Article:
On This Day 30th April 1530
On 30th April 1530 Sir Gilbert Tailboys (or Talboys) died. Tailboys, born around 1498, was a High Sheriff of Lincoln, and a Gentleman of Henry VIII’s Privy Chamber. He was also step-father to Henry Fitzroy, Duke of Richmond, the King’s illegitimate son by Elizabeth (Bessie) Blount. Tailboys’ marriage to the King’s former mistress proved lucrative, with the grant of the barony of Kyme as well as lands in Warwickshire and Yorkshire. He and Bessie had three children, all of whom inherited his barony, including his daughter, but none of whom produced issue of their own.
On This Day 29th April 1540
On 29th April 1540, Emperor Charles V, in his capacity as Count of Flanders, formally revoked all of the privileges enjoyed by the town of Ghent. The city, one of the most important trading hubs in northern Europe, had rebelled against a tax of some 400 thousand guelders that had been imposed the previous year on Flanders. Ghent had requested to provide soldiers rather than cash, but Charles, and his sister Mary, who was his Regent, had refused. Charles arrived in person to quash the rebellion, accompanied by an army of nobles and supporters from across his empire, as well as an army of soldiers. The town’s right to self-government, confirmed by Philip the Good, Duke of Burgundy in 1453 after a previous rebellion (pictured), was abolished.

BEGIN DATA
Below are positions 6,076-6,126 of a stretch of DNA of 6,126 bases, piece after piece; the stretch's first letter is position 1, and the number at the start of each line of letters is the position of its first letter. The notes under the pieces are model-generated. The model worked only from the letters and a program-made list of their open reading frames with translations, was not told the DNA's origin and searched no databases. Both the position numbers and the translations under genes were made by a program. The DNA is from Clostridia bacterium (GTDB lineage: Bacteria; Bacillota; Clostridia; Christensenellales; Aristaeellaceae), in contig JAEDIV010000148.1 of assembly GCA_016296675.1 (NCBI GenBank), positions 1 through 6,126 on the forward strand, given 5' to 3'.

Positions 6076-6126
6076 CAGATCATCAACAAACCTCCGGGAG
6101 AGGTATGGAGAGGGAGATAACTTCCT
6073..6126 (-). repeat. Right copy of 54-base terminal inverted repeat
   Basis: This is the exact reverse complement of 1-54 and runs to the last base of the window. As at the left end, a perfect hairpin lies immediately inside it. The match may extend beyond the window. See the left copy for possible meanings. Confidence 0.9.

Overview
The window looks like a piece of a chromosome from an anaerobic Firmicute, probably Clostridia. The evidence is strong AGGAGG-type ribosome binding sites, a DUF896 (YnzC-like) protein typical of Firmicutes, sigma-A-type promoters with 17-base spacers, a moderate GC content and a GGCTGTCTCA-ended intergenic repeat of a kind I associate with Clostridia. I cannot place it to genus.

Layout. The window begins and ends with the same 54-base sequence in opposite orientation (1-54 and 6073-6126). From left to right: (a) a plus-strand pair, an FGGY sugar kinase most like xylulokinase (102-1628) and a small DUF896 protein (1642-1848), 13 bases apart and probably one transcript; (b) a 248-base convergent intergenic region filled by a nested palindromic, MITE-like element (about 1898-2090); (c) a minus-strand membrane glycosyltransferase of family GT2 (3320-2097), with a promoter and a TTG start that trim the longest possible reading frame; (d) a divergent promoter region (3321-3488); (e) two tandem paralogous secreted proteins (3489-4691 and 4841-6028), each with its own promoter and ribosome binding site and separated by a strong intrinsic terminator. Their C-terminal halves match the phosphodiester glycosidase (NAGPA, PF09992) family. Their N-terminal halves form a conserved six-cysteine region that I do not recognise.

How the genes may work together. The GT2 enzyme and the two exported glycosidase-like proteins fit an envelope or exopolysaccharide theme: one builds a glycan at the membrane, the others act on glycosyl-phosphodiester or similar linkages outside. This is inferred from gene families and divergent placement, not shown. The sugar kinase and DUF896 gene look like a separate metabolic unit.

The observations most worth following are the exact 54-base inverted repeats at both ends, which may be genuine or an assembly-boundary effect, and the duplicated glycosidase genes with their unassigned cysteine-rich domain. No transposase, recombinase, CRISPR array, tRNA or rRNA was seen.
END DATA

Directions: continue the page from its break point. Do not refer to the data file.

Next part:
On This Day 28th April 1489
On 28th April 1489 Henry Percy, 4th Earl of Northumberland, was lynched by a mob when attempting to collect tax. It was believed that the crowd’s real motive was vengeance for Northumberland’s refusal to deploy his troops at the Battle of Bosworth. Summoned by Richard III, he raised his feudal levy but watched the battle without intervening. His motives are unknown – his family were traditional Lancastrians, but he had served Edward IV faithfully. His personal relationship with Richard III fluctuated as Richard took many of the northern offices formerly held by the Percys. As a child, he had been a hostage together with Henry Tudor, under the control of William Herbert, Earl of Pembroke, so bonds of friendship may have been created then between the two Henrys. Perhaps Northumberland was just sick of bloodshed and sought to protect his own men from slaughter.
His tomb (pictured) is in Beverly Minster.
We are delighted to have a Guest Article from Samantha Wilcoxson about the daily life of Elizabeth of York. Ms Wilcoxson has studied Elizabeth in depth for her novel, 'Plantagenet Princess, Tudor Queen' and gives us a glimpse of the queen's regular routines, as queen, wife and mother.Read article
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